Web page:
By Noa Yachot and Roi Maor
The High Court of Justice dismissed on Thursday a petition contesting the so-called “Nakba Law,” which enables the state to reduce public funding for institutions that commemorate the Palestinian catastrophe of 1948. Read the ruling here (in Hebrew only).
The law, passed in March of last year, originally sought to criminalize the commemoration of the Nakba Law. Its latest version, called Amendment 39 to the Budget Foundations Law, threatens to withdraw public funds from bodies considered to have acted to associate feelings of mourning with the establishment of Israel’s independence. From the petition to the Supreme Court:
If the Minister of Finance sees that an entity has made an expenditure that, in essence,
constitutes one of those specified below (in this section – an unsupported expenditure), he
is entitled, with the authorization of the minister responsible for the budget item under
which this entity is budgeted or supported, after hearing the entity, to reduce the sums
earmarked to be transferred from the state budget to this entity under any law:
1. Rejecting the existence of the State of Israel as a Jewish and democratic state;
2. Incitement to racism, violence or terrorism;
3. Support for an armed struggle or act of terror by an enemy state or a terrorist
organization against the State of Israel;
4. Commemorating Independence Day or the day of the establishment of the state as
a day of mourning;
5. An act of vandalism or physical desecration that dishonors the state’s flag or
A three-justice panel rejected the petition submitted by the Association for Civil Rights in Israel and Adalah – the Legal Center for Arab Minority Rights, who argued that the law constitutes a dangerous violation of free speech. The three sitting justices refused to rule on the merits of the law’s constitutionality. Instead, they argued that the legal question is not yet “ripe” for a decision, because no institutions have yet suffered the law’s effects.
In joining the decision of Justice Miriam Naor, outgoing Supreme Court President Dorit Beinisch wrote:
On a declarative level, the law does indeed raise difficult and complex questions, but the law’s constitutionality is dependent from the outset on the interpretation of its provisions, and that will be made clear only at the stage of its implementation.
The petitioners claim that the mere fact of the law constitutes a violation of free speech, a chilling effect on public discourse and a blow to the right of Palestinian citizens of the state to express their identity and historical narrative.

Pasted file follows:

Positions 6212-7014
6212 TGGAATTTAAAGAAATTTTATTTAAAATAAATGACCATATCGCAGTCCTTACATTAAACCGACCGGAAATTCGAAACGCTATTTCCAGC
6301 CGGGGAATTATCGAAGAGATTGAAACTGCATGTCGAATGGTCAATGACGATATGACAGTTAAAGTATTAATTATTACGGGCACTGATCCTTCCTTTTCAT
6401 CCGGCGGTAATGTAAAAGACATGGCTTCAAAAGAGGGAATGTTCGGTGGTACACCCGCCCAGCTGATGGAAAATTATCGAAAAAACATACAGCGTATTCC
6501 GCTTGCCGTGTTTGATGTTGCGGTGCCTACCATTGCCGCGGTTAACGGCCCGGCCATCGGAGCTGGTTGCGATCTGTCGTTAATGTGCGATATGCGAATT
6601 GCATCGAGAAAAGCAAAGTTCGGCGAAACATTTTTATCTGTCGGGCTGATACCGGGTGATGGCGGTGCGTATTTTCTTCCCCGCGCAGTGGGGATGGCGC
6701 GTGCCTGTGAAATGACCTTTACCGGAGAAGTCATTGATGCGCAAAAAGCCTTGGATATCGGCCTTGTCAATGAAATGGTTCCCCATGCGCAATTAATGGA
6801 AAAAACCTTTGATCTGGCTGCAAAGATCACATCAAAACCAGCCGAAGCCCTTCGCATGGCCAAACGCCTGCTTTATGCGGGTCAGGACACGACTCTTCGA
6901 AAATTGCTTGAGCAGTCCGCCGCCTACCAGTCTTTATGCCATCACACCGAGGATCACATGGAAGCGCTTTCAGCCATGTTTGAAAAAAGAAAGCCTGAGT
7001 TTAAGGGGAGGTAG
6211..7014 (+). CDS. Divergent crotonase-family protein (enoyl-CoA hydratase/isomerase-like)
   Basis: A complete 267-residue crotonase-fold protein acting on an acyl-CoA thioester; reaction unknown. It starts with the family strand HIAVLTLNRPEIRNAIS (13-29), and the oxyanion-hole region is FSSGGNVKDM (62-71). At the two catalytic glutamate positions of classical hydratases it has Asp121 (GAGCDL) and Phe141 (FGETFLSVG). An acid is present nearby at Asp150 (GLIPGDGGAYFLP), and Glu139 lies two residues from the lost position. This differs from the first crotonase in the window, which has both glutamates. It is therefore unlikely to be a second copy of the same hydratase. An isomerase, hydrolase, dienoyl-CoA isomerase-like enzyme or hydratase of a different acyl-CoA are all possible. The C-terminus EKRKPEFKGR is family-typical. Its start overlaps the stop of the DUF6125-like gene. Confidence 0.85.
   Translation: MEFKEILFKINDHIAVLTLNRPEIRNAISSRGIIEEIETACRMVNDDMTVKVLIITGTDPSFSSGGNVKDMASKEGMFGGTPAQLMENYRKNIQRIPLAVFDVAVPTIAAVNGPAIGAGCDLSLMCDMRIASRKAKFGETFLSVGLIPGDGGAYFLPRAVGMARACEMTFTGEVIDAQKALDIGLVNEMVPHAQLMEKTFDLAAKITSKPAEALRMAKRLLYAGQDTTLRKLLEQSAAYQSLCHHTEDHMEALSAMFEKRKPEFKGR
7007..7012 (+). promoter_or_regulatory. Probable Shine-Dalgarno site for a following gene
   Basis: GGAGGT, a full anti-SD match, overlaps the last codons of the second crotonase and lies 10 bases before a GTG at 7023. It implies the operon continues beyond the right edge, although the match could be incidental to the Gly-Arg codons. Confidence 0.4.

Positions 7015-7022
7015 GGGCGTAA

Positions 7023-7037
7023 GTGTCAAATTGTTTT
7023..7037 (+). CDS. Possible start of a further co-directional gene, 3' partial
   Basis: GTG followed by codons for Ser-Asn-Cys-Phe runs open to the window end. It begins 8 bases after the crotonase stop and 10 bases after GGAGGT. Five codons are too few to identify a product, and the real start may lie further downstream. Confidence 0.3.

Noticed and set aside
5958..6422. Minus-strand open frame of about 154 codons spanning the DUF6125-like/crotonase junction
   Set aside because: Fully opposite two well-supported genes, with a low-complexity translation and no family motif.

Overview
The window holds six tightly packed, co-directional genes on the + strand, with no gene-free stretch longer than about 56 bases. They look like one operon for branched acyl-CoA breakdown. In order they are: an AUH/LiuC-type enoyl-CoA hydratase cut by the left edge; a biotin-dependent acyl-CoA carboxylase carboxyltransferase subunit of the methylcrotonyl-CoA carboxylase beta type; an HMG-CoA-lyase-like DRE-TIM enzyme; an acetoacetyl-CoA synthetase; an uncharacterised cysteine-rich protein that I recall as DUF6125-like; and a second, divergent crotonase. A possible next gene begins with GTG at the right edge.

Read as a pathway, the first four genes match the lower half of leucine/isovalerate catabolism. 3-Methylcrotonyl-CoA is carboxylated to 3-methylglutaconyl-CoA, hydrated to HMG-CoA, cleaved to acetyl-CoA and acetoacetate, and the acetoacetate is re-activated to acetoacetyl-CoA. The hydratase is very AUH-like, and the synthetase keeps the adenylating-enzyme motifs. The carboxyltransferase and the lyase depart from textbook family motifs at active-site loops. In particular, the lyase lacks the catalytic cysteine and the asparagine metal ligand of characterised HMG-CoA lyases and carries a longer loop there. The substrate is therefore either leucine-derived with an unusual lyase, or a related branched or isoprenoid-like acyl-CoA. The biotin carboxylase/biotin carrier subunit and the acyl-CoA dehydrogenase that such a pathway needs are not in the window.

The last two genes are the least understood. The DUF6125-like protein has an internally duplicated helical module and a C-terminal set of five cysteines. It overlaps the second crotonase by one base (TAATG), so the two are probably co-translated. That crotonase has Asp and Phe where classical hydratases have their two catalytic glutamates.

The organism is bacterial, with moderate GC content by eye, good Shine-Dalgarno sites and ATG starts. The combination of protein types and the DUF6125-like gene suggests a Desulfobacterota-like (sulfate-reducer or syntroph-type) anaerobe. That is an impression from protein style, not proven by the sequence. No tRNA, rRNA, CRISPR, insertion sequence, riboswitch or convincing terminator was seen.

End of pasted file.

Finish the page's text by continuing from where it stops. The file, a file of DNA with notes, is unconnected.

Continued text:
In response to the decision, ACRI said:
The court, in its decision, ignores the fact that the blow both to free speech and to the rights of Arab citizens is already taking place in practice, before the implementation of the law. Because the law’s wording is broad and vague, many bodies are likely to censor themselves so as not to place themselves at risk. The High Court missed an opportunity today to make it clear to the legislators that there’s a limit to the assault on human rights in general and on the Arab population in particular. We will continue to monitor cases of concrete harm and will consider another appeal to the legal system.
This is a classic move for Israel’s High Court. The justices are famously reluctant to rule on highly contested, politically charged questions, and will always prefer to delay and avoid decision on such matters. In this case, they are clearly hoping that the elaborate mechanisms mandated by the law before funding can be reduced, as well as some discretion by the executive authority, will mean that the more controversial provisions of the law are never implemented. If they are wrong, and a future case, contesting a specific funding decision, does reach their desk, they will be faced with a highly problematic choice: either rule it unconstitutional and face the wrath of those who already believe the court is post-Zionist and leans to the left (and are acting to undermine its authority at every turn), or uphold it, thereby exposing how shaky Israel’s commitment to free speech has truly become.
For more on the Nakba Law:
The new Nakba Law: Privatizing freedom of speech
Israel’s Nakba Law: Is it time for civil disobedience?
Nakba Law: Inside Pandora’s Box
Why Jews need to talk about the Nakba